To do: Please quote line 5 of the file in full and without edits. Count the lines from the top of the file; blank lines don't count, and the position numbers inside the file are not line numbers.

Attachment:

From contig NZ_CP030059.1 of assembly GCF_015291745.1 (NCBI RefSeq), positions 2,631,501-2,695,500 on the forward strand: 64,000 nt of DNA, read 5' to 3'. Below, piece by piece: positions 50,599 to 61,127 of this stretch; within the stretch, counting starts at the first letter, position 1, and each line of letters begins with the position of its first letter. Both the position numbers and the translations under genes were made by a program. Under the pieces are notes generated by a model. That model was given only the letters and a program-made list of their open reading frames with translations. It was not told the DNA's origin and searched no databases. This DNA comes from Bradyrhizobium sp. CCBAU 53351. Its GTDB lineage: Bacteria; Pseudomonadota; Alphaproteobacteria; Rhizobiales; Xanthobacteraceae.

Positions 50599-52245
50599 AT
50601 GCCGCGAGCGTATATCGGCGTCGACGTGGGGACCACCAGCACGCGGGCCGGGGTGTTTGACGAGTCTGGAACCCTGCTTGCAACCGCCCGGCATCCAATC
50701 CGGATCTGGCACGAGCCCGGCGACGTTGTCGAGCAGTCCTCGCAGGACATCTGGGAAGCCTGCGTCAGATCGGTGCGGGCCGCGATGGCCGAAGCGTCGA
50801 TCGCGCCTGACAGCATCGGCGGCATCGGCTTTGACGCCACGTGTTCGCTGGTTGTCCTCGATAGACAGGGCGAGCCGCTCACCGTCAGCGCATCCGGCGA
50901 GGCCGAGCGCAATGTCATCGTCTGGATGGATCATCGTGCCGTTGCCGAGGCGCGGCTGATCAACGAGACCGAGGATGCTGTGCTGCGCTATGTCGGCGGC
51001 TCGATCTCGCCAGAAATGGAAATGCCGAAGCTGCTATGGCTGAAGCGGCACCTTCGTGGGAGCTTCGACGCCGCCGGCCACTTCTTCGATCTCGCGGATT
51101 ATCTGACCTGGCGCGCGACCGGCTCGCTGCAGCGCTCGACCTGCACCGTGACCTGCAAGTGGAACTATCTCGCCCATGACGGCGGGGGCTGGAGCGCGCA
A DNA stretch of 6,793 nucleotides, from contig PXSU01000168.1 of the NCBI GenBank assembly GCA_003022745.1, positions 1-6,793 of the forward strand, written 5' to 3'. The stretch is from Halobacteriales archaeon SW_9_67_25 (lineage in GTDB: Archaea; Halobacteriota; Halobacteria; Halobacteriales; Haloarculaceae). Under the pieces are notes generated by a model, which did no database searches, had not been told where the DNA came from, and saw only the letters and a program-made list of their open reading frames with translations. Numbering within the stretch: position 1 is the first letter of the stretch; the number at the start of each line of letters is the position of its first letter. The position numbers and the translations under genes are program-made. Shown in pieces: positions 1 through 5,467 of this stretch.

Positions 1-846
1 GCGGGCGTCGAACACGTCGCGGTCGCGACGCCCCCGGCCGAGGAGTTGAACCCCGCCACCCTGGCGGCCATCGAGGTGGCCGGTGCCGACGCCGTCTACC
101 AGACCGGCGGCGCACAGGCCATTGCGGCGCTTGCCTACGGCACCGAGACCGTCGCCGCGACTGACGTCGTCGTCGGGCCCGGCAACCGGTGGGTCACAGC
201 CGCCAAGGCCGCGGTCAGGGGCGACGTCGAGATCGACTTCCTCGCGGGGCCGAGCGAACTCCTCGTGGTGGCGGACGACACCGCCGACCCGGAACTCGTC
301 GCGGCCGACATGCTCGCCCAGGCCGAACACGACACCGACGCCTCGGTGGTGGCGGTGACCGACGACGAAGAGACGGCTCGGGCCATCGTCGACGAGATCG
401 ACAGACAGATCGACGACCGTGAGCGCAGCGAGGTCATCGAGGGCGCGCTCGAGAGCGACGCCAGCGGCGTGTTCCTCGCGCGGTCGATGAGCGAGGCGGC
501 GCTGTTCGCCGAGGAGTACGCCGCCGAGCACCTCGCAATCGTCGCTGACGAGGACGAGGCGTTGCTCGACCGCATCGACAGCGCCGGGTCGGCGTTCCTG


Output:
50701 CGGATCTGGCACGAGCCCGGCGACGTTGTCGAGCAGTCCTCGCAGGACATCTGGGAAGCCTGCGTCAGATCGGTGCGGGCCGCGATGGCCGAAGCGTCGA